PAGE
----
Between August and October this year, Timespan’s gallery was home to the exhibition Seine Net Queens, an exhibition presenting photographs from Timespan’s Archive alongside new works by textile designer Laura Spring, artist Bernie Reid and fashion researcher Mairi MacKenzie, curated by independant design curators Panel.
Inspired by the significant social, economic and cultural legacy of Helmdale’s herring trade, Seine Net Queens explored the trade’s 20th-century heritage through newly commissioned work by textile designer Laura Spring, made in response to a selection of photographs from Timespan’s archive. Focusing on amateur and family photographs of women who actively participated in the development of an identity for Helmsdale, these images of seine net queens and their attendants make visible the influence of the area’s sea-fishing heritage on community events and activities. When considered alongside earlier photographs of Helmsdale’s herring gutting girls, the photographs reveal the transformation of women’s lives during a period in Helmsdale when the structures of work and industry were radically redefined.
Here, Jo Clements, our Archive Development Manager, reflects on what we have learnt from the process and what we are still hoping we might find:
In May this year, Timespan invited the curatorial duo Panel (Catriona Duffy and Lucy McEachan) into our archive to see what might interest them as the basis for an exhibition of newly commissioned work in Timespan’s Gallery. As they sifted through the thousands of images in the Archive, they homed in on 26 images mid to late twentieth-century photos of young women dressed up in sequin-trimmed dresses, cloaked and crowned, seated with their attendants on brightly decorated boats and floats: Seine Net Queens, Herring Queens and Gala Queens photographed in their finery.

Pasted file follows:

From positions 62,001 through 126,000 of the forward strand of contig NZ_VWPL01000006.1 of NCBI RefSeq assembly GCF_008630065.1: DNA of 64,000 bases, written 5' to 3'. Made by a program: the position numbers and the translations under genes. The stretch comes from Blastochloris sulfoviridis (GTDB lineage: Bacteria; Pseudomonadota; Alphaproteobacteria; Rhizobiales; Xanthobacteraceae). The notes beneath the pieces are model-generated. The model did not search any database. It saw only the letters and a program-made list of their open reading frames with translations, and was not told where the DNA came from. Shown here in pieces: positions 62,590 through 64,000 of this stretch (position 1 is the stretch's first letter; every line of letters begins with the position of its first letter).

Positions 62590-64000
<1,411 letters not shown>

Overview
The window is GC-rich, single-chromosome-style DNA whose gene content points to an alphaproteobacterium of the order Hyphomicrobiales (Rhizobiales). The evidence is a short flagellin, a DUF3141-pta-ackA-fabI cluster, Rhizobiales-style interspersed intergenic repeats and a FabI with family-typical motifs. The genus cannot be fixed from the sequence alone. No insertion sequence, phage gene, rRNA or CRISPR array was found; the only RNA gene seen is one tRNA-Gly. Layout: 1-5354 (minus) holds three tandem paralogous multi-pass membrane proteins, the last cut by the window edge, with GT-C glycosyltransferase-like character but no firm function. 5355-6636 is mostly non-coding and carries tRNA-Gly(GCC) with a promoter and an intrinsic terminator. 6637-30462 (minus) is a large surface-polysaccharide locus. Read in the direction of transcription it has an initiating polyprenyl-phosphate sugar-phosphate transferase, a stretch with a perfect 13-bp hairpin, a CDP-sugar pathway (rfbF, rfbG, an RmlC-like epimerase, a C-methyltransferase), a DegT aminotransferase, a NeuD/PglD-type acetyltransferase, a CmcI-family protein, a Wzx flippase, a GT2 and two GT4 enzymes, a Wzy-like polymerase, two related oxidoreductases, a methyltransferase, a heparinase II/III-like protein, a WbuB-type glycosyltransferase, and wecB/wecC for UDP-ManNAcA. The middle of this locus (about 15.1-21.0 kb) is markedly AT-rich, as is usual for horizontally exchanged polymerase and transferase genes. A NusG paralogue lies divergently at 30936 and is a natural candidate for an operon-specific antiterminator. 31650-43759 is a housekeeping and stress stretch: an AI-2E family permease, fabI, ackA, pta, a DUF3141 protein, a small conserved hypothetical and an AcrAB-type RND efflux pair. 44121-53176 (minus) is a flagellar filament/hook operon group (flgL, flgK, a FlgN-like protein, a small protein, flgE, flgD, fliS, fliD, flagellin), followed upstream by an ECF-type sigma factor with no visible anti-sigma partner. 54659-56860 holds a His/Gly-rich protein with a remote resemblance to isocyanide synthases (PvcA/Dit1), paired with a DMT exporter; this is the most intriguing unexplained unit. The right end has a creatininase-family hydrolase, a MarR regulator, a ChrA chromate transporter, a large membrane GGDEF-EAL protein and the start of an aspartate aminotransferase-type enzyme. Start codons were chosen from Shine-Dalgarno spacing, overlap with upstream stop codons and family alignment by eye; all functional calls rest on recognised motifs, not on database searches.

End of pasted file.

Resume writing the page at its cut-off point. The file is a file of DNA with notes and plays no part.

We knew some of the queens’ names, we knew the names of some of the boats, and we could estimate the dates of some of the photos. The list of the questions Panel asked that we did not know the answers to was, however, considerably longer:
- When were Seine Net Queens first crowned, and when did the tradition end?
- How were the queen and her attendants chosen?
- Why did the tradition stop?
- What activities did the day include?
- What were the costumes like?
Although we asked around in the lead up to the exhibition, no one seemed quite sure of the answers to these questions. But once they knew we were interested people started searching their attics, bringing us more photos, and sharing their memories. A chance find of a 1953 Northern Times article in a box in Timespan’s Archive also added to the growing body of material. We still don’t know the answers to all of the questions that Panel asked us, but we know a lot more than we did at the start of the process. There’s still a lot to be discovered about the queens for anyone who fancies taking up the challenge!
When were Seine Net Queens first crowned?
According to a 1953 article in the Northern Times, the Seine Net Queen that year was Betty Mackintosh, crowned on 2nd August 1953. There had been at least one Seine Net Queen previously, because the article refers to “last year’s queen”, Betty MacLeod. The use of the term “Seine Net Queen” in 1952 is confirmed by a group of correspondents to the Northern Times the following week who took issue with the original headline “Helmsdale Fishermen Hail First Seine Net Queen”, noting that the 1952 queen had also been a Seine Net Queen. This letter to the Northern Times is also interesting because it tells us that although fishermen organised the 1953 Seine Net Queen, the 1952 queen was organised by the ladies of the British Legion.